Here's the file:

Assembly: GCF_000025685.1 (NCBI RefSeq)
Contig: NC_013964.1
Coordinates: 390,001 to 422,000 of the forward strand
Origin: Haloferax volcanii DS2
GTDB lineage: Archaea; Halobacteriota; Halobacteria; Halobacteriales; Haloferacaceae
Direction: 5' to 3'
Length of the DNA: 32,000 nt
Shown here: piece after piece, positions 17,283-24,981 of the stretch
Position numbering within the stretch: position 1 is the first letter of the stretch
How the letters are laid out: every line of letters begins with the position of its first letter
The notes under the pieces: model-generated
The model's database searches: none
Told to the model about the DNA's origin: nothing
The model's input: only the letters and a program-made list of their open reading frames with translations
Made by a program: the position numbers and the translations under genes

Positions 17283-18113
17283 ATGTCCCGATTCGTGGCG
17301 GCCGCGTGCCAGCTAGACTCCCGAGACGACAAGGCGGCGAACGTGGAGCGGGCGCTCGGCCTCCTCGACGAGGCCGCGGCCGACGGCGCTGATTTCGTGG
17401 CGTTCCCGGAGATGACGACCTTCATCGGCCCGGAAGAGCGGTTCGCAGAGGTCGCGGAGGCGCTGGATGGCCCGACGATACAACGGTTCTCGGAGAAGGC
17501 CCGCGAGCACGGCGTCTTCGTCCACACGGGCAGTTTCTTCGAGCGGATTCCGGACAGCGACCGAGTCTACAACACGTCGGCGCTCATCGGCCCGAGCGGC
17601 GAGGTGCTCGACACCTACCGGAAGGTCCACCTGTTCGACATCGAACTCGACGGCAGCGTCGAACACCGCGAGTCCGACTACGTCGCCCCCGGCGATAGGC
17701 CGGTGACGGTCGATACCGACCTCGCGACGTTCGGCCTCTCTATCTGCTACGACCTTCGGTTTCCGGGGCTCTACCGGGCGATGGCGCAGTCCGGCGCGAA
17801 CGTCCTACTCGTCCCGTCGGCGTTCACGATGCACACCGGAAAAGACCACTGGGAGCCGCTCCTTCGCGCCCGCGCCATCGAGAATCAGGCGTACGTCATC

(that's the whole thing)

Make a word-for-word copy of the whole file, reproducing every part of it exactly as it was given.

Assembly: GCF_000025685.1 (NCBI RefSeq)
Contig: NC_013964.1
Coordinates: 390,001 to 422,000 of the forward strand
Origin: Haloferax volcanii DS2
GTDB lineage: Archaea; Halobacteriota; Halobacteria; Halobacteriales; Haloferacaceae
Direction: 5' to 3'
Length of the DNA: 32,000 nt
Shown here: piece after piece, positions 17,283-24,981 of the stretch
Position numbering within the stretch: position 1 is the first letter of the stretch
How the letters are laid out: every line of letters begins with the position of its first letter
The notes under the pieces: model-generated
The model's database searches: none
Told to the model about the DNA's origin: nothing
The model's input: only the letters and a program-made list of their open reading frames with translations
Made by a program: the position numbers and the translations under genes

Positions 17283-18113
17283 ATGTCCCGATTCGTGGCG
17301 GCCGCGTGCCAGCTAGACTCCCGAGACGACAAGGCGGCGAACGTGGAGCGGGCGCTCGGCCTCCTCGACGAGGCCGCGGCCGACGGCGCTGATTTCGTGG
17401 CGTTCCCGGAGATGACGACCTTCATCGGCCCGGAAGAGCGGTTCGCAGAGGTCGCGGAGGCGCTGGATGGCCCGACGATACAACGGTTCTCGGAGAAGGC
17501 CCGCGAGCACGGCGTCTTCGTCCACACGGGCAGTTTCTTCGAGCGGATTCCGGACAGCGACCGAGTCTACAACACGTCGGCGCTCATCGGCCCGAGCGGC
17601 GAGGTGCTCGACACCTACCGGAAGGTCCACCTGTTCGACATCGAACTCGACGGCAGCGTCGAACACCGCGAGTCCGACTACGTCGCCCCCGGCGATAGGC
17701 CGGTGACGGTCGATACCGACCTCGCGACGTTCGGCCTCTCTATCTGCTACGACCTTCGGTTTCCGGGGCTCTACCGGGCGATGGCGCAGTCCGGCGCGAA
17801 CGTCCTACTCGTCCCGTCGGCGTTCACGATGCACACCGGAAAAGACCACTGGGAGCCGCTCCTTCGCGCCCGCGCCATCGAGAATCAGGCGTACGTCATC